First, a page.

High Sheriff of Nottinghamshire

The High Sheriff is the oldest secular office under the Crown. Formerly the High Sheriff was the principal law enforcement officer in the county but over the centuries most of the responsibilities associated with the post have been transferred elsewhere or are now defunct, so that its functions are now largely ceremonial. The High Sheriff changes every March.

From 1068 until 1567, the position existed as High Sheriff of Nottinghamshire, Derbyshire and the Royal Forests. From 1568 separate appointments were made for the High Sheriff of Nottinghamshire and for the High Sheriff of Derbyshire.

High Sheriff of Shropshire

This is a list of Sheriffs and High Sheriffs of Shropshire

The Sheriff is the oldest secular office under the Crown. Formerly the High Sheriff was the principal law enforcement officer in the county but over the centuries most of the responsibilities associated with the post have been transferred elsewhere or are now defunct, so that its functions are now largely ceremonial. From 1204 to 1344 the Sheriff of Staffordshire served also as the Sheriff of Shropshire.

Under the provisions of the Local Government Act 1972, on 1 April 1974 the office previously known as Sheriff was retitled High Sheriff. The High Sheriff changes every March.

High Sheriff of the East Riding of Yorkshire

The High Sheriff of the East Riding of Yorkshire is a current High Sheriff title which has existed since 1996. For around 1,000 years the entire area of Yorkshire was covered by a single High Sheriff of Yorkshire. After the Local Government Act 1972 the title was split to cover several newly created counties. Most of the former area of the East Riding became part of the county of Humberside and under the High Sheriff of Humberside title. Humberside was abolished in 1996 and a High Sheriff title was created for the newly reconstituted East Riding of Yorkshire.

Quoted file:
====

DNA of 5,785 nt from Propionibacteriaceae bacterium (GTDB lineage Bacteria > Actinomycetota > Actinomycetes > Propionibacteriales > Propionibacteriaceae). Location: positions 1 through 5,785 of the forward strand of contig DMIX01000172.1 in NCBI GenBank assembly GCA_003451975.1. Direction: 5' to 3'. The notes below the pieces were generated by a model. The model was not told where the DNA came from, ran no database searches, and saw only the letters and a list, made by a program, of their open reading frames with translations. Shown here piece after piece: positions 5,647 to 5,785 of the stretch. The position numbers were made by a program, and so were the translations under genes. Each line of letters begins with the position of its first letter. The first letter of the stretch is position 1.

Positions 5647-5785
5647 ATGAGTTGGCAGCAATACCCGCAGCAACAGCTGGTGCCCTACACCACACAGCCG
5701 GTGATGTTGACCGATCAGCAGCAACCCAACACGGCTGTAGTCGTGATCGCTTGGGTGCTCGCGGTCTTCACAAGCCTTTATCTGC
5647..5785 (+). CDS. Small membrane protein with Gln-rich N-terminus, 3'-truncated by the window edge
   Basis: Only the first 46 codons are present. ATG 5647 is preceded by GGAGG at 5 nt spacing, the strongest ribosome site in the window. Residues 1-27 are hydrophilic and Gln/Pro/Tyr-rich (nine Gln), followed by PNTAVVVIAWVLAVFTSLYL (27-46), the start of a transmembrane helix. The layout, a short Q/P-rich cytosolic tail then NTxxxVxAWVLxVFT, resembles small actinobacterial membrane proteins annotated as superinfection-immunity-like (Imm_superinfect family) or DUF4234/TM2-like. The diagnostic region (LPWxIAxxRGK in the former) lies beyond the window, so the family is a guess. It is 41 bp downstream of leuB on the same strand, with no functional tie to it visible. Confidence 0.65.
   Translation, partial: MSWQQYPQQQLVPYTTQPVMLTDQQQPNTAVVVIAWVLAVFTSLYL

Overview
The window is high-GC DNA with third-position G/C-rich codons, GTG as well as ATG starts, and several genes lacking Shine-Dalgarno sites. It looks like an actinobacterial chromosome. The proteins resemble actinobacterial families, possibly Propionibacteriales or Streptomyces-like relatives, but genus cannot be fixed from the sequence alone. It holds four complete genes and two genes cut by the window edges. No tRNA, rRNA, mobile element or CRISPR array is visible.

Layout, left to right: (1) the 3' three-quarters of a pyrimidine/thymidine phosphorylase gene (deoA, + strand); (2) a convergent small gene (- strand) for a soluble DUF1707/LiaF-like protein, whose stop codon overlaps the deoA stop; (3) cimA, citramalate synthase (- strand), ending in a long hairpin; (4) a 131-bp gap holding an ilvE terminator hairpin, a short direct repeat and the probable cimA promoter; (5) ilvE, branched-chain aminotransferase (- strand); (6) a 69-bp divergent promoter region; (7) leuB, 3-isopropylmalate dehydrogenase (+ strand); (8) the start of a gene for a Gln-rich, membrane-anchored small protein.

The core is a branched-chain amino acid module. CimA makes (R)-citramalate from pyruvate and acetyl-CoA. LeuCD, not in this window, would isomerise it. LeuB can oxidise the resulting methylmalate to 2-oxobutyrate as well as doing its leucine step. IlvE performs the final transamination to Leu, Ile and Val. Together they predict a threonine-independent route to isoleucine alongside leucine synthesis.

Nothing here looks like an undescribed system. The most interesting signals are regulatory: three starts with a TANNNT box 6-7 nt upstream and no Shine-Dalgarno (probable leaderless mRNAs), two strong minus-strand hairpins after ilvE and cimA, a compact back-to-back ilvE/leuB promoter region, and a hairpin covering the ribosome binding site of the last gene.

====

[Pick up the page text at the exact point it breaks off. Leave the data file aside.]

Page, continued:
Below is a list of the sheriffs.

Military Cross

The Military Cross (MC) is the third-level military decoration awarded to officers and (since 1993) other ranks of the British Armed Forces, and formerly awarded to officers of other Commonwealth countries.

The MC is granted in recognition of "an act or acts of exemplary gallantry during active operations against the enemy on land" to all members of the British Armed Forces of any rank. In 1979, the Queen approved a proposal that a number of awards, including the Military Cross, could be recommended posthumously.

Sheriff of Cambridgeshire and Huntingdonshire

This is an incomplete list of Sheriffs of Cambridgeshire and Huntingdonshire in England from 1154 until the abolition of the office in 1965.Exceptionally, the two counties shared a single sheriff. Sheriffs had a one-year term of office, being appointed at a meeting of the privy council generally held in February or March and holding office until the similar meeting in the next year. In 1648 it became the practice to rotate the office between inhabitants of Cambridgeshire proper, the Isle of Ely and Huntingdonshire. This was done in a three-year cycle, with an inhabitant of each area occupying the office in turn.

Note: the years shown are the date of commencement of the sheriff's year of office. For example, the high sheriff appointed in March 1892 "for the year 1892" held office until March 1893.